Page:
Tuesday 25 June 2019

25-foot shark swimming 'almost daily' in Achill Island's Keem Bay

The world's second-largest shark has been feeding in Keem Bay, as this dramatic new drone footage reveals

Pól Ó Conghaile

Pól Ó Conghaile

A basking shark measuring up to 25 foot in length is regularly visiting one of the Wild Atlantic Way's most dramatic Discovery Points.

The huge shark has been spotted at Keem Bay on Achill Island, Co Mayo, almost daily for the past month, according to the local tourist office.

Drone footage captured by videographer and Achill Tourism marketing manager Seán Molloy (above) shows the shark swimming and feeding in the bay.

Local fishermen have estimated the visitor at upwards of 20 foot and as many as 25 feet (or seven metres) in length, Molloy says.

Its presence has drawn many visitors hoping to catch a glimpse, he adds.

"When you're on the beach and you can see the mouth, the dorsal fin and the tail, and the distance between them, you know there's a lot of him there."

Growing up to 10m in length, basking shark are the world's second-largest fish after the whale shark. They are plankton feeders deemed non-aggressive and generally harmless to humans, though as with any wild animal, people should not get too close - particularly to the animals' powerful tailfins.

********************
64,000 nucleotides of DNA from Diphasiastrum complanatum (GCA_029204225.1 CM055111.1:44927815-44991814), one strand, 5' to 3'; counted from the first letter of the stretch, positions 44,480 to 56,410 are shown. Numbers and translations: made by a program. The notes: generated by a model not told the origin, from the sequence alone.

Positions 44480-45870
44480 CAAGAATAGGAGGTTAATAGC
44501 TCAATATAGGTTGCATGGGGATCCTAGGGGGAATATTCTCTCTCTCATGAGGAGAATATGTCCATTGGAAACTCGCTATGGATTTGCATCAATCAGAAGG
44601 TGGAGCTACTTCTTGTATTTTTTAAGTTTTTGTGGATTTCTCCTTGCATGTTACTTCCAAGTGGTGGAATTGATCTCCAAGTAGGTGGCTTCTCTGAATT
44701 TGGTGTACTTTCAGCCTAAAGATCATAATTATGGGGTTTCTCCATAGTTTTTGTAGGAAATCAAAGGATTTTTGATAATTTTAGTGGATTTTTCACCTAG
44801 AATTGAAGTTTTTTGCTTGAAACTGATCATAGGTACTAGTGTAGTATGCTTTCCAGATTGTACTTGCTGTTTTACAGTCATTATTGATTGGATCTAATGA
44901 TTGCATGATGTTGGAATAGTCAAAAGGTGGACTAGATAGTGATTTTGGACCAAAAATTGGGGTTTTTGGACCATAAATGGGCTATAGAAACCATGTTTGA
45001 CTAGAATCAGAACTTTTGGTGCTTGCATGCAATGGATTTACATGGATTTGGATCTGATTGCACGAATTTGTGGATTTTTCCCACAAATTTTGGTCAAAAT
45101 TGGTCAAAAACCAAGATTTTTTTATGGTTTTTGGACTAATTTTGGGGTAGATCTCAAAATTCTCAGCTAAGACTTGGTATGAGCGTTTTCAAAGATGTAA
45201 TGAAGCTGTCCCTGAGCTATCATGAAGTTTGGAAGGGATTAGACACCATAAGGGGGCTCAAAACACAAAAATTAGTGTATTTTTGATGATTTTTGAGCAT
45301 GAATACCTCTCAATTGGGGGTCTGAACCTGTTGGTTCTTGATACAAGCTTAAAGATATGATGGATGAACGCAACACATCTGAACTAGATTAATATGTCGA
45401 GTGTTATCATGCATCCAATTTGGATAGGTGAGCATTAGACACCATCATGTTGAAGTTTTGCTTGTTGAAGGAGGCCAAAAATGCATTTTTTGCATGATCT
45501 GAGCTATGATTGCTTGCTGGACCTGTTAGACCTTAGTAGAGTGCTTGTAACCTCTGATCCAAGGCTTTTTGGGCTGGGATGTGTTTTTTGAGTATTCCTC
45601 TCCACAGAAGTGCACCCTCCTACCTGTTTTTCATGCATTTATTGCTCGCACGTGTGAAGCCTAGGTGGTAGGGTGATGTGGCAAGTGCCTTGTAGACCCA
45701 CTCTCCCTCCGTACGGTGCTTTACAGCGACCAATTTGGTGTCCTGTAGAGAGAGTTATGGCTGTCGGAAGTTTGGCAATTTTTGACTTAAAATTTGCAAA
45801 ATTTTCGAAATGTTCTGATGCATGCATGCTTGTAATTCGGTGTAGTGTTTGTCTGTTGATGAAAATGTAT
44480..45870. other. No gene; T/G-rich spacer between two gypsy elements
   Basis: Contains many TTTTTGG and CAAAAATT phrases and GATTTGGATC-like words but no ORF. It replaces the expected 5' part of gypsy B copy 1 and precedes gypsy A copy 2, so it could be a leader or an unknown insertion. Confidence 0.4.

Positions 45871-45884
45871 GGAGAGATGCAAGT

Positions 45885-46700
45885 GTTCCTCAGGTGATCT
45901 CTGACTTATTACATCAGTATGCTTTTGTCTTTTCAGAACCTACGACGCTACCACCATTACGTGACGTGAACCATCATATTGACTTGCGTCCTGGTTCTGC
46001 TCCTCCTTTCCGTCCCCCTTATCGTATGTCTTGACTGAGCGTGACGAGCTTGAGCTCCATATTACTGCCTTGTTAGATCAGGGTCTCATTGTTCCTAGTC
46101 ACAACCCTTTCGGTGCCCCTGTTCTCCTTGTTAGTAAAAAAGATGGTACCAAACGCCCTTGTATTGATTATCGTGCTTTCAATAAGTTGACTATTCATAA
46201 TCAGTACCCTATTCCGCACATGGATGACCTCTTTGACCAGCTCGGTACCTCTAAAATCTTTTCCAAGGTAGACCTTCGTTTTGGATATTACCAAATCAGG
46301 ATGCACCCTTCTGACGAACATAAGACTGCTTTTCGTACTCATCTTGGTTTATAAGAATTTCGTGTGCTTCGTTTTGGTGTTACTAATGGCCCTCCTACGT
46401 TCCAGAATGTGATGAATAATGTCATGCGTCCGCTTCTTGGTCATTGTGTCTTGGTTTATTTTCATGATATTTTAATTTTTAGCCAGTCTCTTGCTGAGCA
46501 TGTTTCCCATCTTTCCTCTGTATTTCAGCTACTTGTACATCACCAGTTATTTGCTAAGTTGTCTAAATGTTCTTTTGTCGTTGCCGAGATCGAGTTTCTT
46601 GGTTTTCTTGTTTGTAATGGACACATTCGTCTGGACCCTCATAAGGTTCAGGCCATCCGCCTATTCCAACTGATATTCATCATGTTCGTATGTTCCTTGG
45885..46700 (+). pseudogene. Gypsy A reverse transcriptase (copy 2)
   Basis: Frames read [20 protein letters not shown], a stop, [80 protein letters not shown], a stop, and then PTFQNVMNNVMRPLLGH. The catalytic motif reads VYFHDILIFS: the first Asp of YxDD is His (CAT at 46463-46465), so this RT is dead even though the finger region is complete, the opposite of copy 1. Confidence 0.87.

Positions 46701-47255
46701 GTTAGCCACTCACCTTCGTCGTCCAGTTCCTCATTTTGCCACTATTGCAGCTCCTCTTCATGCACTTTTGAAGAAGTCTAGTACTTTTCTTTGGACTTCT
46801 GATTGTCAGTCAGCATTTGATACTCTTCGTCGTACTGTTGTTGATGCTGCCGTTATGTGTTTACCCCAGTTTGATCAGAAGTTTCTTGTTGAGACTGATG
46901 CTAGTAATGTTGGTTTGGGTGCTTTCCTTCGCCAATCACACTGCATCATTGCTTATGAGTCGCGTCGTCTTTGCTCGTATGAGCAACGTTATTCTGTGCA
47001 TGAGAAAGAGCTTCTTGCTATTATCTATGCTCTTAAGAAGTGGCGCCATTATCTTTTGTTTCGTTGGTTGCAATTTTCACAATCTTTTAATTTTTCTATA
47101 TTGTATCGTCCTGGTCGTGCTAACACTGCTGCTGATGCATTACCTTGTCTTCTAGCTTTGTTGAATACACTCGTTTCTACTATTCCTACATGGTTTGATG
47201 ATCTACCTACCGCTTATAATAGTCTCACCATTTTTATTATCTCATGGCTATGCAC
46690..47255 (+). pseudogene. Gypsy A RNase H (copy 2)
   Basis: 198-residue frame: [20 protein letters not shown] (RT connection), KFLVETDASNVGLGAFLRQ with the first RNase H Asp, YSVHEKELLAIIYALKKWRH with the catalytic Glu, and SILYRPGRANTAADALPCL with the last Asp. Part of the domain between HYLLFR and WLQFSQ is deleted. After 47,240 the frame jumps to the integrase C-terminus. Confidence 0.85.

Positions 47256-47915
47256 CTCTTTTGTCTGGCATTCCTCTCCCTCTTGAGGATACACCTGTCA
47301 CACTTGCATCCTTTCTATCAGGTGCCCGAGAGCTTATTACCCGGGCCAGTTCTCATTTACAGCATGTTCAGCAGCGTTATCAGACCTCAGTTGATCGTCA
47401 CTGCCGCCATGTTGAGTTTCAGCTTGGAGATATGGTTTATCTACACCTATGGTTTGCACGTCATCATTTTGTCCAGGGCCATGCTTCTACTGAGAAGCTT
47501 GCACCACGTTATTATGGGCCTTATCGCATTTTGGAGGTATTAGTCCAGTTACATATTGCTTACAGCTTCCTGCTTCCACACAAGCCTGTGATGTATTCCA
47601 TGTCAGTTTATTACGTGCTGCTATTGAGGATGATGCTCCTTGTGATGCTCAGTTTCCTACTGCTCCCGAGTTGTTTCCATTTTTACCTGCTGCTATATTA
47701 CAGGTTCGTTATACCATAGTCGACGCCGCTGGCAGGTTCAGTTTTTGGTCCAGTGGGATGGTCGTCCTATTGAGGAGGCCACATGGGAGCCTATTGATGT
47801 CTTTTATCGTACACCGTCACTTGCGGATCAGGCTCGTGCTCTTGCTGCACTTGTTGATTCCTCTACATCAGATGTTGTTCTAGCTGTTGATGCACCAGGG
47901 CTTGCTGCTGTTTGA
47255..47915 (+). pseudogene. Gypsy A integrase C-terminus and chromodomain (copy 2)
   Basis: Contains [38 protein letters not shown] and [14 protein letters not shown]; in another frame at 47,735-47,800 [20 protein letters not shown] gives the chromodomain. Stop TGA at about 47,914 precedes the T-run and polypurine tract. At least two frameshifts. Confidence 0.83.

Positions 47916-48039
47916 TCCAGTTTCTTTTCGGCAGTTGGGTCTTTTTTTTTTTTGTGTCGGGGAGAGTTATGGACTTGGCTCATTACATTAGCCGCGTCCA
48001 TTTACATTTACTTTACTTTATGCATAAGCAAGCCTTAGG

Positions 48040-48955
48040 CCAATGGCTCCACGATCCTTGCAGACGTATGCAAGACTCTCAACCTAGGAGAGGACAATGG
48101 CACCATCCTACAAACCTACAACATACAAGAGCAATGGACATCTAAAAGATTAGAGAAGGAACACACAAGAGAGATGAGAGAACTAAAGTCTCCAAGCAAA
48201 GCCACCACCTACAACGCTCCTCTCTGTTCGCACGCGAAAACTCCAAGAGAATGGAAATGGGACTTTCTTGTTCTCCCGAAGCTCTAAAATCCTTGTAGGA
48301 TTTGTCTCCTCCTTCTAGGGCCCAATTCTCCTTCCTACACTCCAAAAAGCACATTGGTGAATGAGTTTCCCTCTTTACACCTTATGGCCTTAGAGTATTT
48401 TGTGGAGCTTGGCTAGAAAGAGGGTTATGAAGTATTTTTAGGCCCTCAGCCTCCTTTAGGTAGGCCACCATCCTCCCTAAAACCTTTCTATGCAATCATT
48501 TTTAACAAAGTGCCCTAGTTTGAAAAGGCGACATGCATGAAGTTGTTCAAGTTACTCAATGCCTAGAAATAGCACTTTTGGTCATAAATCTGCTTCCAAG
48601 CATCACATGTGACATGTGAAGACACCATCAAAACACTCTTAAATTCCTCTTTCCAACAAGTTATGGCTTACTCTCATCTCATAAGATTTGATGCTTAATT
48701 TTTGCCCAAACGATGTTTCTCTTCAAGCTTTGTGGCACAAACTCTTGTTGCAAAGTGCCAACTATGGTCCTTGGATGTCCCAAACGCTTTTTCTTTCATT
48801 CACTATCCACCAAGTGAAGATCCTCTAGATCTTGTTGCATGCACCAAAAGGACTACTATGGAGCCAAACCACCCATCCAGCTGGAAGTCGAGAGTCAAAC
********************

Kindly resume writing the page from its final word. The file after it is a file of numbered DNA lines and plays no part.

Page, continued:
Basking shark are listed by the ICUN as a "vulnerable" species. 

The sharks tend to appear off the Irish coastline between April and August (watch more extraordinary footage from Kerry here), when food supplies are more common.

Irish names for the sharks include liop an dá lapa ("unwieldy beast with two fins") and liamhán gréine or liabán gréine ("great fish of the sun"), according to The Irish Basking Shark Project, a group of research studies based on the island.

Historically, Keem Bay was the site of one of the world's largest basking shark fisheries, which gives these images an added resonance.

Over 9,000 sharks were caught there between 1950 and 1964, Molloy says - fuelling a global over-fishing problem that led to a critical reduction in the species population.

The last shark was caught locally in 1984, and the story of its fishermen was chronicled in an ITV documentary, 'The Shark Hunters of Achill', that same year.

Anecdotally, however, the numbers of basking shark sightings off the west and south coasts appears to have been rising in recent years.

"The Irish Whale and Dolphin Group held a land based whale and dolphin watch recently and recorded four sharks, two minke whales and up to 30 bottle nosed dolphins," Molloy says.

Watch more:

Online Editors

Editors Choice

Also in Life